- Justice Ranasinghe has clearly indicated that he did note the constitutional limitation & hence should be considered as having acted within the limits of the Constitution.
- ‚ Secondly, it has been concluded that the consideration of the legal issue as to whether it is possible to amend the Bill and pass it without a Referendum using Article 123 was voluntarily abandoned even having raised the issue by the Justice Ranasinghe.
- What the parties abandoned was not the right to amend under Article 123 as there is o such right as 123 is not applicable to 13-A.‚ What parties abandoned was the opportunity to seek the Supreme Court-â„¢s interpretation as to the applicability of Article 123 to the 13-A Bill thereby impliedly acknowledging that they do not seek to Pass 13-A without a Referendum. It is significant that this abandonment was in spite of the Courts bringing their attention to the issue.
- The implied final conclusion is that Justice Ranasinghe-â„¢s decision not only states that the Bill need Referendum, but also excluded any option to amend it and pass without a Referendum.
Reasons for the majority decision on 13-A
- Significance & the extent of violation of Constitution caused by implementation of 13-A becomes evident when we consider the reasons for the full bench determination.
- When we consider the reasons we have to consider only the reasons given by the 5 Judges who decided that a Referendum is necessary, because-
- This is a clear yes or no decision and there are no intermediate answers. The minority decision has to be rejected along with the reasons because we cannot accept‚ the reasons if we reject the decision.
- Out of 5 judges who decided that a Referendum is needed, only one of the Judges, namely Justice KAP Ranasinghe stated that only two provisions are inconsistent. This is minority reasoning within the majority decision.
- His Lordship Justice Wanasundera states as follows in the last 2 paragraphs of his decision: [last two paragraphs at page 1357 -"P-3 of the bundle]:
-The Thirteenth Amendment requires all such persons mentioned above to take instead the oath of office-set out in the Fourth Schedule to the Constitution. this omission, it has been submitted, is discriminatory and also shows the intention of the Bill to create or to remove the restraints that prevent the creation of conditions for a separate State.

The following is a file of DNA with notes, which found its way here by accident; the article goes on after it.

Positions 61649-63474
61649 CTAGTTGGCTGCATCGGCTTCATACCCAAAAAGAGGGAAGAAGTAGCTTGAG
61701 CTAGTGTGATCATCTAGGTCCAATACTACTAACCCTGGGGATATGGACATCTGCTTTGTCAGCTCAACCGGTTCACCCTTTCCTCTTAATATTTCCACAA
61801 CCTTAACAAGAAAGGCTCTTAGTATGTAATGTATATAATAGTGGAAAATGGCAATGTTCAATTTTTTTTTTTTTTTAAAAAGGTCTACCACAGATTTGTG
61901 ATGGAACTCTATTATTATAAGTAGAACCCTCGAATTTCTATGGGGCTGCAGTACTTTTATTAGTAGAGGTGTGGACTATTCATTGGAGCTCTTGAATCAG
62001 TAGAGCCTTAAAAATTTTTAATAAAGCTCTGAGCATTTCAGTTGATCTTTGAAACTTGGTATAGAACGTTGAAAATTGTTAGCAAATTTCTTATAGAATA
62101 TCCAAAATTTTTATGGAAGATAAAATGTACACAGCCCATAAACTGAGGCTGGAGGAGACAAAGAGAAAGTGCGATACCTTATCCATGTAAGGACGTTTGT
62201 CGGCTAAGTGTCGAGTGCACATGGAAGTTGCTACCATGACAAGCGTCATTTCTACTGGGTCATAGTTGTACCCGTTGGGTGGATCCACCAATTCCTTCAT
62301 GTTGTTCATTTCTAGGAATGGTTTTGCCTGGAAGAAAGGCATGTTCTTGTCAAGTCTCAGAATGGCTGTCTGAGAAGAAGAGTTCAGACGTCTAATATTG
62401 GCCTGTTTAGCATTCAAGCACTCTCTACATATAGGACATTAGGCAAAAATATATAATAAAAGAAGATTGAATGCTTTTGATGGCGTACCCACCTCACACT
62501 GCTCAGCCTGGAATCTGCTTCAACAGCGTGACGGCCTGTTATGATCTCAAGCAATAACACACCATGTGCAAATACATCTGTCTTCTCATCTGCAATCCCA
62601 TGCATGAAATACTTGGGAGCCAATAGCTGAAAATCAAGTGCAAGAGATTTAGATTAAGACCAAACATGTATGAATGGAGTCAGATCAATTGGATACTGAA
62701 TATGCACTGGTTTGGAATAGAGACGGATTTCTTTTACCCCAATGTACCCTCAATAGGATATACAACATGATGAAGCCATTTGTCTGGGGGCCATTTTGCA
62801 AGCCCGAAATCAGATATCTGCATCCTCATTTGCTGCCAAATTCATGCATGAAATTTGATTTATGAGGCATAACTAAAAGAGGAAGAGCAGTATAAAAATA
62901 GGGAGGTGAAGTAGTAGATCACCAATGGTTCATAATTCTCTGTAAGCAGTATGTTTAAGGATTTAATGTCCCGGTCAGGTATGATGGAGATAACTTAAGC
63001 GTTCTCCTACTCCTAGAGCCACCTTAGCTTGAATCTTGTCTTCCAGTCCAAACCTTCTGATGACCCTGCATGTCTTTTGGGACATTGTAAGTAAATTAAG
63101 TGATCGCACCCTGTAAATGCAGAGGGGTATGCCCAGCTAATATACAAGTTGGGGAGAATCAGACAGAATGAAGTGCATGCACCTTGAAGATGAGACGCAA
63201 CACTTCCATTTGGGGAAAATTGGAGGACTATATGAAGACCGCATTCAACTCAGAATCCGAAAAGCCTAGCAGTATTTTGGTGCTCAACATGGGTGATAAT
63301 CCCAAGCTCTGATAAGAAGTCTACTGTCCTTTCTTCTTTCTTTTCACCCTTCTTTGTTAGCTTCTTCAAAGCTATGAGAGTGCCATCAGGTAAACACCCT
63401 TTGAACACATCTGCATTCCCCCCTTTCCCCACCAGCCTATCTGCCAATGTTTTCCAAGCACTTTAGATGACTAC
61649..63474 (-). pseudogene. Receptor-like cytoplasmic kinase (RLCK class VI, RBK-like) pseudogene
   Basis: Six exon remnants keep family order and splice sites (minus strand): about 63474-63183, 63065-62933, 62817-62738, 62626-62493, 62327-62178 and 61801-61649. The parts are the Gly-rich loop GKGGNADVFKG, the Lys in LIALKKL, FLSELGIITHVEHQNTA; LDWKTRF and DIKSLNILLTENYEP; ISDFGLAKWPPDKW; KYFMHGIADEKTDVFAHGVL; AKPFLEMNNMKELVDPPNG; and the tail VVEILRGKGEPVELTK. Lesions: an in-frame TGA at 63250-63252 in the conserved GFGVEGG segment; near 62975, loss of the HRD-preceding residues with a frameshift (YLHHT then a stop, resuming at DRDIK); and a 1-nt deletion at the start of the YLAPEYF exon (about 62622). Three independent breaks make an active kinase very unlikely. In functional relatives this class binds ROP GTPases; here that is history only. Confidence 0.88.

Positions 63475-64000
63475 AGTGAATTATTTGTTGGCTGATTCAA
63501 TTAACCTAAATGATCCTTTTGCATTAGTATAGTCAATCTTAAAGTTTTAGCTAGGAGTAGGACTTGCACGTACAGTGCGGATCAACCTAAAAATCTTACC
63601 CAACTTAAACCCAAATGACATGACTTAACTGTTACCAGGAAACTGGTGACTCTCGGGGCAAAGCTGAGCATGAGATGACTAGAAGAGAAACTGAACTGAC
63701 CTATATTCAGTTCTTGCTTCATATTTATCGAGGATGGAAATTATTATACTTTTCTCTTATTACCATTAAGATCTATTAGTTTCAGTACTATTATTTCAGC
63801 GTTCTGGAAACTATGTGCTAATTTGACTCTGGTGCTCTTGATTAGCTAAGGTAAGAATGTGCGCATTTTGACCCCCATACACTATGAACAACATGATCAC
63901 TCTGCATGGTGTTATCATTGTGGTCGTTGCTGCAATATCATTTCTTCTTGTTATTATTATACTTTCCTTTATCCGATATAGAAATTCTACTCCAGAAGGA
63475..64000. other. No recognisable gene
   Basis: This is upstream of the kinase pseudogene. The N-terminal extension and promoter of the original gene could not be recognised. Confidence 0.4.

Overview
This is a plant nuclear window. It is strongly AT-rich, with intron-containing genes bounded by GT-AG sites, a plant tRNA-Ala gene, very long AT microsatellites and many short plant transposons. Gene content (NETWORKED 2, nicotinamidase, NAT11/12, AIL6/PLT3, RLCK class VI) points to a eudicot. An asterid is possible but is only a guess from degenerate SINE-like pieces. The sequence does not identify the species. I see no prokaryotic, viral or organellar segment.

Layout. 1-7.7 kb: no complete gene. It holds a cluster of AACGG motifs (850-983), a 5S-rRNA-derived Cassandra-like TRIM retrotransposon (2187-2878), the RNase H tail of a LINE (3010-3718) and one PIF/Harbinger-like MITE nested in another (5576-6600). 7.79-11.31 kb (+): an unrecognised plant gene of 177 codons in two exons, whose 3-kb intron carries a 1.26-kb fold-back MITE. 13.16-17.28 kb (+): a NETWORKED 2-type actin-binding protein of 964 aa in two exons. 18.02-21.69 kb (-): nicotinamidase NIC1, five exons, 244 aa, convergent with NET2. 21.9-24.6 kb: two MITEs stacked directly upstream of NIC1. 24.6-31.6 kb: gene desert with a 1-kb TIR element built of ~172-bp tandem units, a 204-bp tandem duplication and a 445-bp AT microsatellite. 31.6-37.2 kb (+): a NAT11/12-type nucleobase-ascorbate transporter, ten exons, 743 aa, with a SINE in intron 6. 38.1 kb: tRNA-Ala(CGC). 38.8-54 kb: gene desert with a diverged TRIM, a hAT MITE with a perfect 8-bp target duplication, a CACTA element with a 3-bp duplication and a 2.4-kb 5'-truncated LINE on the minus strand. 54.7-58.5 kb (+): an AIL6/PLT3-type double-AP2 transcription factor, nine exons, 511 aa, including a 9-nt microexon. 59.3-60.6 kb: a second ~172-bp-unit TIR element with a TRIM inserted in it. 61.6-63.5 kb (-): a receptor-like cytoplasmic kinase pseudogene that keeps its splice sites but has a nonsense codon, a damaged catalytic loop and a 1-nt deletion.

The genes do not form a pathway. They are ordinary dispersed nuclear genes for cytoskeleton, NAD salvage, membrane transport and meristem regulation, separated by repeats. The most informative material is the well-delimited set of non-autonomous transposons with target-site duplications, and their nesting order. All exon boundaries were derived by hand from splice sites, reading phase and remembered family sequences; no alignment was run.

It would be seen from the forgoing that the Thirteenth Amendment seeks to create an arrangement which is structurally in conflict with the structure of the Constitution‚ and with its provisions both express & implied. Further, the provisions of the Thirteenth Amendment also contravene both the express & implied provisions of the Constitution. The Bill therefore cannot be passed without at least a referendum.-
At page 1360 of P-3, Justice Seneviratne states in the last paragraph of his Lordships determination as follows: -I have read the order made by my brother Wanasundra J., and I fully agree with the order which has held that for many multitudinous reasons that the THIRTEENTH Amendment requires a Referendum.-
At page 1372 of P-3, Their Lordships, L.H. DE Alwis J and H.A.G. De Silva J state as follows. After we had prepared our determination we have had the benefit of perusing the determination of Wanasundera J. We find that‚ all the matters dealt with by us are covered by Wanasudera,J. We are further in entire agreement with him on all the other matters referred to in his determination.
- The majority reasons of majority decision are given above. This shows the extents of violation of the Constitution, if the 13-A were to continue. It has been submitted that the 13-A cannot be passed without a Referendum by amending it. Even if the Constitution had provided for it, 13-A cannot be amended because of the extent of inconsistency with the Constitution.
Inherent Jurisdiction of the Supreme Court
- Purporting to pass a crucial bill violating the Constitution & disregarding the decision of the Supreme Court decision is an unprecedented act and destroys the whole democratic foundation. In view of the sworn commitment of every citizen concerned to uphold the Constitution, this position need to be remedied.
- The 13-A has been purportedly passed by providing flawed interpretations to the Constitution to justify the said enacting of the 13-A bill into an Act. This sets a dangerous precedents for the future which would paralyse the future application of the Constitution.‚ As such, the Supreme Court, in its capacity as the institution vested with the sole & exclusive jurisdiction to interpret the Constitution, the aforesaid flawed interpretations of the State should be corrected by replacing them with the correct interpretations. Accordingly, it is crucially important that the Supreme Court enquire into the validity of the 13-A by exercising its jurisdiction over this application.